I've been wandering around Mobile World Congress and I managed to bump into a startup which – although unable to can't afford the expensive stands here – actually has an app that stands out from the crowd by quite some way. You see, it's obvious to people that getting a decent signal on your mobile is crucial. You'll no doubt recall how the launch of the iPhone suddenly created a massive interest in the quality and reach of mobile phone networks across the planet. Imagine being able to work out which mobile carrier was best for you based on where you are, in real time? OpenSignalMaps does just that.
They are addressing a common problem. Carrier coverage maps are often outdated, exaggerated by marketing and it's rare that you can mash up maps to fairly compare the signal strength of each network's base stations. All the while people make actual life decisions based on whether they can get a good signal strength or not, like travel plans, working out where they should locate their new apartment or office, or just picking a mobile provider.
The OpenSignalMaps team consists of four former Physics graduates: Brendan Gill, Sam Westwood, Sina Khanifar, and James Robinson. They were inspired to start OpenSignalMaps after working with customers of their first startup, RepeaterStore, which sells mobile base station repeaters for domestic use in the US. They got to thinking: what would happen if you could map the world's wireless signals with the users themselves?
In much the same way Waze is solving the mapping problem by growd-surcing maps, OpenSignalMaps is crowd-sourcing the signal strength of mobile base stations. And it's doing that with an Android app and aggregating that data in real time. You'll be glad to know that an iPhone app is on it's way.
The free OpenSignalMaps Android app acts like a "dashboard" for cellular signals by providing information on signal strength, data, speeds, and the cell towers nearby. Users can share the data the app gathers with the OpenSignalMaps site, where the information is processed and visualized on a map.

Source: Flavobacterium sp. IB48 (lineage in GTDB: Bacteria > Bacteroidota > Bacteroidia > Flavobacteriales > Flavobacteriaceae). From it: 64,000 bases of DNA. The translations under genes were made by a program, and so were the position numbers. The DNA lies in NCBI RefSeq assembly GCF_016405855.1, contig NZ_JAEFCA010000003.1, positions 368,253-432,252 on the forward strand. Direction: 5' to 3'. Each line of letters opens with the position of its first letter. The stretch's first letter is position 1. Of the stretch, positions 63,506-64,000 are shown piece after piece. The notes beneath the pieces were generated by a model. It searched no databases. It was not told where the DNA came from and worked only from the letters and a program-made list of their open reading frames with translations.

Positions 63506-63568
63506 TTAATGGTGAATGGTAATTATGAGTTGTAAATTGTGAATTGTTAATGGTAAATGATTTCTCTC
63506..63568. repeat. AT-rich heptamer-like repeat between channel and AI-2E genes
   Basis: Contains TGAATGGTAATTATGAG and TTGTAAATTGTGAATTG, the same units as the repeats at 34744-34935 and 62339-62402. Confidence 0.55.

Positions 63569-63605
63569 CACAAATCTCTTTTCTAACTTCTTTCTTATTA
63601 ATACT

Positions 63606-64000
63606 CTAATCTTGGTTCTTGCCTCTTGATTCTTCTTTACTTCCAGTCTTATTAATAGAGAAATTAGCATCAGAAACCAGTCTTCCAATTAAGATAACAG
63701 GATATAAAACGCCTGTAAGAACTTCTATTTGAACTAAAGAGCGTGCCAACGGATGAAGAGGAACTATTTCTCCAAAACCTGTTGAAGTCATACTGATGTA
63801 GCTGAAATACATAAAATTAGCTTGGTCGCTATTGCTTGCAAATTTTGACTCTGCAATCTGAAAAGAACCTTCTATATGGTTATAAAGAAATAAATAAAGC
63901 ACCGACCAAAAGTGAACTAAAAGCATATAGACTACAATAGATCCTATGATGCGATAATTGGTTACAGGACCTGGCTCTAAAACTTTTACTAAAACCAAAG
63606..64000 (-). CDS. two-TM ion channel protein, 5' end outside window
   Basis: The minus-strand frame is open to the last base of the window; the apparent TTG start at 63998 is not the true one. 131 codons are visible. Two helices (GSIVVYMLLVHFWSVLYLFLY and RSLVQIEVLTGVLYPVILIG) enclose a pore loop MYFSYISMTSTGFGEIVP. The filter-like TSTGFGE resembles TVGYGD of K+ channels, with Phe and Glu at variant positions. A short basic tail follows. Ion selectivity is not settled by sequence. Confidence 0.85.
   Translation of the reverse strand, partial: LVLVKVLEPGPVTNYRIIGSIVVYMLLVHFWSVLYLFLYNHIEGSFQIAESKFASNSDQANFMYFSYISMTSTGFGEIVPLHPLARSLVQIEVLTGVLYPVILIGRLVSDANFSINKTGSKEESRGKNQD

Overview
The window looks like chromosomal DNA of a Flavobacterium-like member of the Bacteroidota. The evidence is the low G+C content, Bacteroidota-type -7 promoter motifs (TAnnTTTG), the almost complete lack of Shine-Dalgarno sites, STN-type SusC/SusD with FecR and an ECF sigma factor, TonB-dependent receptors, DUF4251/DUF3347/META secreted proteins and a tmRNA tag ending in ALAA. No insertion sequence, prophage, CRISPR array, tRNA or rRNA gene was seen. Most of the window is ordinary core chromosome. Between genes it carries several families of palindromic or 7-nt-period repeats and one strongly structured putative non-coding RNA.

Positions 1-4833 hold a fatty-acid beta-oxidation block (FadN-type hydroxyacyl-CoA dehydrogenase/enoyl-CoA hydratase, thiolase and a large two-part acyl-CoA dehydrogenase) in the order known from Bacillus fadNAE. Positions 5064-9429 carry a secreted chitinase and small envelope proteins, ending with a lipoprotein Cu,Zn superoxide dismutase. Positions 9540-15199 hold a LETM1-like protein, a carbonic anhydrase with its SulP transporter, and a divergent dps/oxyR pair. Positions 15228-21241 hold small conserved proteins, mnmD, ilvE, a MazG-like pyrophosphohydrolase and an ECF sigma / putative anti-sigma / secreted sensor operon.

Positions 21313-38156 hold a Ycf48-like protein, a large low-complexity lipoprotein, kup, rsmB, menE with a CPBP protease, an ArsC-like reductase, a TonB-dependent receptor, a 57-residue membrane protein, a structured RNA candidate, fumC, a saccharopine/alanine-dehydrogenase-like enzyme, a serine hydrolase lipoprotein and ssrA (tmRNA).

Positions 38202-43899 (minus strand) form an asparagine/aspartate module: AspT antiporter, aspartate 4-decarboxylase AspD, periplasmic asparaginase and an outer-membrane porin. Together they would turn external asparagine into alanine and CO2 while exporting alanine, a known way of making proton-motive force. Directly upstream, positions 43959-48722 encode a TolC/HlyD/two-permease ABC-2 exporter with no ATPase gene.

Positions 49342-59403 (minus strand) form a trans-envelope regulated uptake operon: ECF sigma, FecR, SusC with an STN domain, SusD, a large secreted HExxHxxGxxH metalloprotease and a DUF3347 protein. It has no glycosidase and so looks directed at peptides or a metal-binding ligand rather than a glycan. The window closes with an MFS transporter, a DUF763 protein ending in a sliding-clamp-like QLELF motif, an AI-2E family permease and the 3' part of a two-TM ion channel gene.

Thus you can drill down into the data by network and network type and find which network has the best coverage for a location – assuming someone has been nearby and running the app. In the US they've been able to track the rollout of Verizon and AT&T's 4G networks, for instance, by sipping the different 4G signals. Pretty awesome stuff.
And so far, that's a reasonable number of people, with no marketing. The app has been downloaded 80,000 times, contributing millions of signal strength readings and covering 626 carriers worldwide.
In the future, the startup plans to add download speeds on different networks to its data and increasingly verify claims made by carriers about the performance of their networks. Plus, they could start mapping WiFi signals as well.
Incredibly they say they don't need venture backing at their Repeater business is funding the startup from cashflow. Whatever the case, I predict big things for this startup. They are solving a real-world problem and there are multiple ways to monetize the data – from selling it back to carriers, to mapping the rollout of signal in merging markets.